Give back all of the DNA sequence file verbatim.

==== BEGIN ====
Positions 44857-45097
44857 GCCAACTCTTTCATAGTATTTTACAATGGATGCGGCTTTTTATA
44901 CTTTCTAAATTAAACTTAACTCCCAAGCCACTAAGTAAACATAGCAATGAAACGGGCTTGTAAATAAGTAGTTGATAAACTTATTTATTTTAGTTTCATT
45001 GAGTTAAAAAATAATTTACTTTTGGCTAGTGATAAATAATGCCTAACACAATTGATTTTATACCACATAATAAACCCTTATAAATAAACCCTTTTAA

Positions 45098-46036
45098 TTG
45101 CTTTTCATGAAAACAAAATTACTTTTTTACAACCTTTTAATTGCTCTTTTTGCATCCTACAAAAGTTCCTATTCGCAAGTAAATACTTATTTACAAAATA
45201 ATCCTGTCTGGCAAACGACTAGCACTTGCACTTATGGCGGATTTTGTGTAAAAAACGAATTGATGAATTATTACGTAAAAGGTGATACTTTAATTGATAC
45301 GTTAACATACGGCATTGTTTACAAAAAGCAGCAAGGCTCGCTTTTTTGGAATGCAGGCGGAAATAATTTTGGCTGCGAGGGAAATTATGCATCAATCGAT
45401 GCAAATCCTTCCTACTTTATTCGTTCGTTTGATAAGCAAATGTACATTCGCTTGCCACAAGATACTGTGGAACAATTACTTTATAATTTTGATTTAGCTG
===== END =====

Positions 44857-45097
44857 GCCAACTCTTTCATAGTATTTTACAATGGATGCGGCTTTTTATA
44901 CTTTCTAAATTAAACTTAACTCCCAAGCCACTAAGTAAACATAGCAATGAAACGGGCTTGTAAATAAGTAGTTGATAAACTTATTTATTTTAGTTTCATT
45001 GAGTTAAAAAATAATTTACTTTTGGCTAGTGATAAATAATGCCTAACACAATTGATTTTATACCACATAATAAACCCTTATAAATAAACCCTTTTAA

Positions 45098-46036
45098 TTG
45101 CTTTTCATGAAAACAAAATTACTTTTTTACAACCTTTTAATTGCTCTTTTTGCATCCTACAAAAGTTCCTATTCGCAAGTAAATACTTATTTACAAAATA
45201 ATCCTGTCTGGCAAACGACTAGCACTTGCACTTATGGCGGATTTTGTGTAAAAAACGAATTGATGAATTATTACGTAAAAGGTGATACTTTAATTGATAC
45301 GTTAACATACGGCATTGTTTACAAAAAGCAGCAAGGCTCGCTTTTTTGGAATGCAGGCGGAAATAATTTTGGCTGCGAGGGAAATTATGCATCAATCGAT
45401 GCAAATCCTTCCTACTTTATTCGTTCGTTTGATAAGCAAATGTACATTCGCTTGCCACAAGATACTGTGGAACAATTACTTTATAATTTTGATTTAGCTG